Ruling that none of the governments between 1993 to 2010 had applied their mind for allocation of coal blocks, the Supreme Court on Monday held such allocation is "illegal and suffers from the vice of arbitrariness."
Finding that the screening committee, which held 36 meetings, had flouted the guidelines and recommended coal blocks for allocation on the basis of no merits, the court said that there was no transparency and it had adopted a pick and choose policy. "The policy of pick and choose was adopted. The application of norms was changed from meeting to meeting with no uniform or consistent consideration," a bench headed by Chief Justice RM Lodha said in its 163-page judgment. The court, which had examined 218 coal block allocations, said the consequences arising from the verdict of such coal blocks will be considered after further hearing and fixed for 1 September.
The bench held that the screening committee's approach had been "ad-hoc and casual" and due to lack of fair and transparent procedure for distribution of national wealth, the common good and public interests have heavily suffered. "The entire allocation of coal block as per recommendations made by the Screening Committee from July 14, 1993 and the allocation through the Government dispensation route suffers from the vice of arbitrariness and legal flaws... Many companies which had failed to secure allocations earlier yet they were recommended," stated the judgment. It also said that many private companies did not meet the requirement of the end-use project at the time of allocation.
These companies, observed the bench, were not engaged in the production of steel, power or cement at the time of allocation and were as such not entitled to carry out coal mining operations.
The judgment was also scathing in its observation on the government's lax attitude. "The committee has never been consistent, it has not been transparent, there is no proper application of mind, it has acted on no material in many cases, relevant factors have seldom been its guiding factors, there was no transparency and guidelines have seldom guided it. On many occasions, guidelines have been honoured more in their breach," the bench said.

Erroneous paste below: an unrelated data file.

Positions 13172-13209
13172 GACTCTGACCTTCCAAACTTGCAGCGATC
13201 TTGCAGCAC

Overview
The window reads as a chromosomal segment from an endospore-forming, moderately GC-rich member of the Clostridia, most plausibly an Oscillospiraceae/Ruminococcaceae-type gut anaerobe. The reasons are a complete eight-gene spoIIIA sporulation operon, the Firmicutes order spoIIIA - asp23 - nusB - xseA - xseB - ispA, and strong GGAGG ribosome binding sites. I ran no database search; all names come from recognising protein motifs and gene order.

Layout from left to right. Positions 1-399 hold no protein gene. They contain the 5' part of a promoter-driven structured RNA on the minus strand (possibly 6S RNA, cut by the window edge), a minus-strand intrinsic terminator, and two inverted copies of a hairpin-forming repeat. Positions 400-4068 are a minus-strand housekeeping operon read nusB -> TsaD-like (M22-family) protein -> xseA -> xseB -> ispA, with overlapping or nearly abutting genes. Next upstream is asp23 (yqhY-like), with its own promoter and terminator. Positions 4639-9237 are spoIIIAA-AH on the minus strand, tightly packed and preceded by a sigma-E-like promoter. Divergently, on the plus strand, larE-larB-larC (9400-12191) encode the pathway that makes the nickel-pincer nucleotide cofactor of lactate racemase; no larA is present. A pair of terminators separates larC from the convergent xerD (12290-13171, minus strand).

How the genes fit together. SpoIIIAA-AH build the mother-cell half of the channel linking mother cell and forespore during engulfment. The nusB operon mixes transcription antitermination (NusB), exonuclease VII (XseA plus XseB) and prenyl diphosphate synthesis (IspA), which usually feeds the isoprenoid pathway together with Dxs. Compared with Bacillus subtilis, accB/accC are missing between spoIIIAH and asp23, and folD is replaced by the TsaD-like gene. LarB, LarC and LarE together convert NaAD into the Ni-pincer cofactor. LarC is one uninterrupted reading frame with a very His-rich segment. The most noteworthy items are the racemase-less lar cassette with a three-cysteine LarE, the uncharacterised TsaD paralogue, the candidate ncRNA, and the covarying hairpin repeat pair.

It clarified that there was no challenge laid before it for cancellation in respect of blocks where competitive bidding was held for the lowest tariff for power for Ultra Mega Power Projects (UMPPs). However, it said "having regard to this, it is directed that the coal blocks allocated for UMPP would only be used for UMPP and no diversion of coal for commercial exploitation would be permitted".
After the pronouncement, the bench orally said though the Attorney General had given the figures of coal blocks, they were not verified and even the state governments had raised objections. These issues have to be gone into, the court said while suggesting that a committee comprising a retired Supreme Court judge be set up to suggest a further course of action.
218 coal blocks allocated over 17 years from 1993 onwards, resulting in consequential investments to the tune of around Rs 2 lakh crore